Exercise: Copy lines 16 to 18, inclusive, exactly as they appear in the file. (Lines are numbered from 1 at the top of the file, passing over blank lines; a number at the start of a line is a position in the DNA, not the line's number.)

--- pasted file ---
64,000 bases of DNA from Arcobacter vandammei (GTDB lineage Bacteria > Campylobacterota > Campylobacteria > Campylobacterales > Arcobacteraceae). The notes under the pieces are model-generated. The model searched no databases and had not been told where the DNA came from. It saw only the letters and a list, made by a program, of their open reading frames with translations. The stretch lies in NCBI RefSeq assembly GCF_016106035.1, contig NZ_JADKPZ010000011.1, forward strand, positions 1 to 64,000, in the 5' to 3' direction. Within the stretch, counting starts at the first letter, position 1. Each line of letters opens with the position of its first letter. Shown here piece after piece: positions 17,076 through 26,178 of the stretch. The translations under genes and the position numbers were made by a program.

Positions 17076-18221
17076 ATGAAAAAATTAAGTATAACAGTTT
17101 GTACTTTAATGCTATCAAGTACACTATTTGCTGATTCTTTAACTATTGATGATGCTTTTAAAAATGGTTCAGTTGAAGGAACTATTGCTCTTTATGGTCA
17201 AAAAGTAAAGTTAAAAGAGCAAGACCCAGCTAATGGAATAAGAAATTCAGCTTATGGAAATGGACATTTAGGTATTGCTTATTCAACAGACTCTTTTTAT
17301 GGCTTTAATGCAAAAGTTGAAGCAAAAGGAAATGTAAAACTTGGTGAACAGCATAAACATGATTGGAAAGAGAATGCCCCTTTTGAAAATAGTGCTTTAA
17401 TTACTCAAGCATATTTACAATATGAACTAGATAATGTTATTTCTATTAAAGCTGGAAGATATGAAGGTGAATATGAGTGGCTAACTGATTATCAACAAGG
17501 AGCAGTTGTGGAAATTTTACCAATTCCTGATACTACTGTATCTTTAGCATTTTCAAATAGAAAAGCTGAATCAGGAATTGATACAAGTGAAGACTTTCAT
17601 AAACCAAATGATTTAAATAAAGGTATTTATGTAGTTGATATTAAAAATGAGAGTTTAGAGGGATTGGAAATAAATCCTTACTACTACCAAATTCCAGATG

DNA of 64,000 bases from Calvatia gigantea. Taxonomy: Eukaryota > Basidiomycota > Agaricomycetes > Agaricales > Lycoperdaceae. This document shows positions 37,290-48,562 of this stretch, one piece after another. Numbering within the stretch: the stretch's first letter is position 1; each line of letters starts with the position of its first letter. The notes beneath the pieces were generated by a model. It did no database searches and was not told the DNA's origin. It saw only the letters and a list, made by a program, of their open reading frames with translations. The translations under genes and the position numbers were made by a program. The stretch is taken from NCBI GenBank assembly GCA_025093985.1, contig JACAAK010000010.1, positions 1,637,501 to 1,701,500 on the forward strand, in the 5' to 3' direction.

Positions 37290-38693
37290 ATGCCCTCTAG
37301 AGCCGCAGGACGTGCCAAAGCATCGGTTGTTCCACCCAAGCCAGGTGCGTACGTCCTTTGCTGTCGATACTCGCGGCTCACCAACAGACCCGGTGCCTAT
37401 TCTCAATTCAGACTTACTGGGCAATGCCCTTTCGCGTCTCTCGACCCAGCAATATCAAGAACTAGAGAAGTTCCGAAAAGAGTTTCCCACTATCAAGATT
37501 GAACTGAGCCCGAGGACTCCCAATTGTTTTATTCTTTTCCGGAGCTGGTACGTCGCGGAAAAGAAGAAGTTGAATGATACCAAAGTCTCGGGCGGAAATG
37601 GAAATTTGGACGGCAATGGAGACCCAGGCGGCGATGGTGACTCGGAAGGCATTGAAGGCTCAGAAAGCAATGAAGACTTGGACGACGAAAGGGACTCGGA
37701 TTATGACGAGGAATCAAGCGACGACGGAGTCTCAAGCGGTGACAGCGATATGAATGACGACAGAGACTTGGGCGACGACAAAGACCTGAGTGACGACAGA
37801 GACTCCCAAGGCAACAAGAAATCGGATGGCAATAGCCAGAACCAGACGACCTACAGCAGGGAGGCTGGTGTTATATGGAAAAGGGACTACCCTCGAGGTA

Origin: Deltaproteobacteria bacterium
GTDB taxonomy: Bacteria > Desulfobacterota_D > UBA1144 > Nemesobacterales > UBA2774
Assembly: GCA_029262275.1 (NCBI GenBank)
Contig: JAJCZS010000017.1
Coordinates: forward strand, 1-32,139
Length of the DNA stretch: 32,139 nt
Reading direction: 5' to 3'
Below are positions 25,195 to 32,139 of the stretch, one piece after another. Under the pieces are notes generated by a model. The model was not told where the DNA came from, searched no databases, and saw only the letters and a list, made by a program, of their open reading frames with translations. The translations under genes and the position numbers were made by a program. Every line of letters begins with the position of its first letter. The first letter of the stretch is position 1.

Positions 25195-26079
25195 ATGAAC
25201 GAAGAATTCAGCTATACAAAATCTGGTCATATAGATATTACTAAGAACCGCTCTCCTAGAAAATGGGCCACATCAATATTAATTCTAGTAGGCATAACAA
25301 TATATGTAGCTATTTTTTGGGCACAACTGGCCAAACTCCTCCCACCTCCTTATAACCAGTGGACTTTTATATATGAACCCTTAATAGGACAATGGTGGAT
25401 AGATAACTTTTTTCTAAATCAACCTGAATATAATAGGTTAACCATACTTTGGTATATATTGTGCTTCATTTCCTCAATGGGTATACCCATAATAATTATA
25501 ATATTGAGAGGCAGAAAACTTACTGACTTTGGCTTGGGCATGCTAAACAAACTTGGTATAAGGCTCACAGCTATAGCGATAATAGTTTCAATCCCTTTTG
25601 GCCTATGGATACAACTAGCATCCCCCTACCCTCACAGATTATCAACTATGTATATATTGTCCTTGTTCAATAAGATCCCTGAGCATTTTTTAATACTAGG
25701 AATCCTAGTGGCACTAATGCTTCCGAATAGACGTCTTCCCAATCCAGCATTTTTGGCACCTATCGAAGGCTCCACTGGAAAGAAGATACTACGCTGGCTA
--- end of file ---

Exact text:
37601 GAAATTTGGACGGCAATGGAGACCCAGGCGGCGATGGTGACTCGGAAGGCATTGAAGGCTCAGAAAGCAATGAAGACTTGGACGACGAAAGGGACTCGGA
37701 TTATGACGAGGAATCAAGCGACGACGGAGTCTCAAGCGGTGACAGCGATATGAATGACGACAGAGACTTGGGCGACGACAAAGACCTGAGTGACGACAGA
37801 GACTCCCAAGGCAACAAGAAATCGGATGGCAATAGCCAGAACCAGACGACCTACAGCAGGGAGGCTGGTGTTATATGGAAAAGGGACTACCCTCGAGGTA